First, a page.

On September 23, former officer Brett Hankinson, one of three officers responsible for Breonna Taylor’s murder, was charged with three counts of wanton endangerment of the first degree by a Kentucky grand jury. Under the class D felony, he now faces one to five years in prison. He was not charged directly with taking Breonna’s life — nor were the other two officers who were involved.
By definition of Kentucky law, one is guilty of wanton endangerment in the first degree when they “wantonly engage in conduct which creates a substantial danger of death or serious physical injury to another person” and they do so “under circumstances manifesting extreme indifference to the value of human life.” Breonna, as many have called attention to, was not listed as a victim in the indictment. To the jury of Kentucky, Breonna Taylor — like the lives of many Black women in America — did not matter. To the Louisville Metro Police Department, her life had no value. It’s a painful song whose lyrics we’ve come to memorize over countless years of societal terrorism.
Five years ago, we began #SayingHerName; but it was 58 years ago that Malcolm X declared with pertinence that the most disrespected person in America was the Black woman, the most unprotected person in America was the Black woman, and the most neglected person in America was the Black woman. And while it feels trite to point to a moment so pivotal that most could never forget it, it also feels negligent not to revisit it during the tumultuous times we’re in. Because in addition to the death and devastation brought upon thousands globally amid the COVID-19 pandemic, if there’s one thing that 2020 has shown us, it’s that not much as changed at all: amid society, amid the “justice” system, the conservation of Black women’s lives remains to be seen at large.
The facts are clear. We watched our timelines as it took over three months from Breonna’s murder for Hankison to be fired from the LMPD. It took half a year for him to be charged. And according to The Washington Post, police have fatally shot at least 250 women since 2015, 89 of whom were killed inside their residences. Additionally, a number of Black transgender women’s deaths either went widely unreported or were only covered by a handful of news outlets — among them were Merci Mack, Dominique Fells and Riah Milton. And 19-year-old activist Oluwatoyin "Toyin" Salau went missing after tweeting about being sexually assaulted, only to be found dead one week later. The list of Black women’s lives that were callously ignored, erased, or terminated altogether in 2020, as the Black community is well-aware, is an extensive one.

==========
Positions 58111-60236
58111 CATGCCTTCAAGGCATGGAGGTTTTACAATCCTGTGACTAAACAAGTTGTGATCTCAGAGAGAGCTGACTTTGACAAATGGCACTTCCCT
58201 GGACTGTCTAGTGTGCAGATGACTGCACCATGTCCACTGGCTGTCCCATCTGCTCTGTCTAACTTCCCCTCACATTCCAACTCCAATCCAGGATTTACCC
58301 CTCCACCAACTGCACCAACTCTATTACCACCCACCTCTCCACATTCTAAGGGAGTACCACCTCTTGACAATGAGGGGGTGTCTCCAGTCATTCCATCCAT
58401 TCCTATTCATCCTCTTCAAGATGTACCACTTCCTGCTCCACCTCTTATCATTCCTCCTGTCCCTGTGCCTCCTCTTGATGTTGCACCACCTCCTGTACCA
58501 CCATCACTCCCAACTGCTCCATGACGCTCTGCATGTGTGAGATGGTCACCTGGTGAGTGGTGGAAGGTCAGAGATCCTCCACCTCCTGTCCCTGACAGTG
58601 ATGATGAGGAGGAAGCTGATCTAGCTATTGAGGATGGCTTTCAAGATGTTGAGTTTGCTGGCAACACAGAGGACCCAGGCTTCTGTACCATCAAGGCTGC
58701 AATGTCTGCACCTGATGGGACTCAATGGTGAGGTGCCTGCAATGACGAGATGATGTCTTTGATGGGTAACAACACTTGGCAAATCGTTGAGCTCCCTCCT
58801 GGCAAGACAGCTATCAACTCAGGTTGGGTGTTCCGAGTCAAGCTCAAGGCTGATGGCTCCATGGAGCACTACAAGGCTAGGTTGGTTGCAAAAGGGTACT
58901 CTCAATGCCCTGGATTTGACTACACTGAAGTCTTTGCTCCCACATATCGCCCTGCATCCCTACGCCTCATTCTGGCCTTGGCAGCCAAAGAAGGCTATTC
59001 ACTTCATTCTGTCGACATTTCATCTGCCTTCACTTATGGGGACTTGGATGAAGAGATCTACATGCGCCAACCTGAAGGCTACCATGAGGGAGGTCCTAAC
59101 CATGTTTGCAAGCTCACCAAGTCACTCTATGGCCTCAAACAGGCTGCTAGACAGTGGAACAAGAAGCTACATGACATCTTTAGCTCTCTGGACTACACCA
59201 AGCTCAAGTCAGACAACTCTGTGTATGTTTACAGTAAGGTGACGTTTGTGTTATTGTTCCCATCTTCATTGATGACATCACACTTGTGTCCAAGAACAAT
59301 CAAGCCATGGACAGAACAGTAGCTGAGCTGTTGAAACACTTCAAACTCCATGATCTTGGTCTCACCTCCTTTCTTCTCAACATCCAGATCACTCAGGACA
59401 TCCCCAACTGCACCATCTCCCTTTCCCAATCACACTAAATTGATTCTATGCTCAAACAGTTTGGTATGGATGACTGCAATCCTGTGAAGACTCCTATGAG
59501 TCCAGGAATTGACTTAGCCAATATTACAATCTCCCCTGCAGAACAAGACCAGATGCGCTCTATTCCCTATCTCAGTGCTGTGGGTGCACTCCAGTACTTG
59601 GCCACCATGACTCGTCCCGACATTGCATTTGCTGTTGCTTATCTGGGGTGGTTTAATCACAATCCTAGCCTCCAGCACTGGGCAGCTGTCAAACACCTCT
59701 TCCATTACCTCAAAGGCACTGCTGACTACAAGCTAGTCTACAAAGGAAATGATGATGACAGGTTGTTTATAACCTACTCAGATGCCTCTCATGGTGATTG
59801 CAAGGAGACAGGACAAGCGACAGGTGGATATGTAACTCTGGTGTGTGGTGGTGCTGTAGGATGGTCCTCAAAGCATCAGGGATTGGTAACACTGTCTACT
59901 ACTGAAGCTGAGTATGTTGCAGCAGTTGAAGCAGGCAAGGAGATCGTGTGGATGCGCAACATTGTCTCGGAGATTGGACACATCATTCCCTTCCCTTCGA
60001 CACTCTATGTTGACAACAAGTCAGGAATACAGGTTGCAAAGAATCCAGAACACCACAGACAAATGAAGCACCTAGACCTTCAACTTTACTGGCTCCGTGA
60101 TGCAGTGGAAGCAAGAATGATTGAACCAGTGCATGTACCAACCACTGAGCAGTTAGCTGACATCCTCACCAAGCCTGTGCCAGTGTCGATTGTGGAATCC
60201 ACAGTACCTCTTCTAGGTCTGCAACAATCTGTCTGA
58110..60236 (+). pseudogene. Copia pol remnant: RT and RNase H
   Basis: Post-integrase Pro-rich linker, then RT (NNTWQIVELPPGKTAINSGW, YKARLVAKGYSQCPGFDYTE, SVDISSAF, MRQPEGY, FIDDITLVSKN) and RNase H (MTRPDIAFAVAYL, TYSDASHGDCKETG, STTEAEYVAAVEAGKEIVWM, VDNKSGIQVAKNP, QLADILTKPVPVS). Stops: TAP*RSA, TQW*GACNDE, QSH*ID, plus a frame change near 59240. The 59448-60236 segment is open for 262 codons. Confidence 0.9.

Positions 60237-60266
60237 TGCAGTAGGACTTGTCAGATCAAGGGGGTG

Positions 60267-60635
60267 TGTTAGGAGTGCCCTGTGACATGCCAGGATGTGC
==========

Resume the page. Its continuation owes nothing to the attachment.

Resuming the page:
If there’s one thing that 2020 has shown us, it’s that not much as changed at all: amid society, amid the “justice” system, the conservation of Black women’s lives remains to be seen at large.
“Yes, we have to get the police under control . . . but we also have to look at the conditions that lead people to be exposed to the police, to the view of the police. And, of course, that’s a much more complicated question,” she said.
As she went on to state, we must consider Black women’s safety within our society, and particularly the many systems put in place to hinder it. Where are we resting our heads at night? Is that place safe? Do we have the means to provide for our children? For those of us who are employed, are we being paid sustainable and equitable wages? Some of these questions are rhetorical. And the factors, as Jacobs further explained, are all ones that contributed to the Ferguson era, in which said circumstances ultimately created conditions leaving Black people — and especially Black women — enormously exposed to police violence.
One thing Black women know for sure is that in order for anything to change, in order for our livelihood to gain any amount of fortitude under the weight of danger thrown upon us each day, people must begin to believe that our lives are valuable. We must be protected. And when protection isn’t offered, there absolutely needs to be a continued fight for our justice on a collective level, even when — such as in this disheartening moment — it may seem futile.
“America has to begin to think that Black women matter. We do matter,” Jacobs concluded. “We vote in tremendous numbers. We read like crazy. If there’s a Blockbuster film that needs to make its bank, it’s Black women that’s gonna put it over the top. We are significant members of the American society, and no one cares when we are killed.”
The amount of times we’ve had to say this is exhausting, but we will continue to say it until we’re blue in the face: Breonna Taylor’s life absolutely mattered. Atatiana Jefferson’s life absolutely mattered. Bree Black’s life absolutely mattered. Brayla Stone’s life absolutely mattered. Sandra Bland’s life absolutely mattered. Korryn Gaines’ life absolutely mattered. Black women and girls absolutely matter.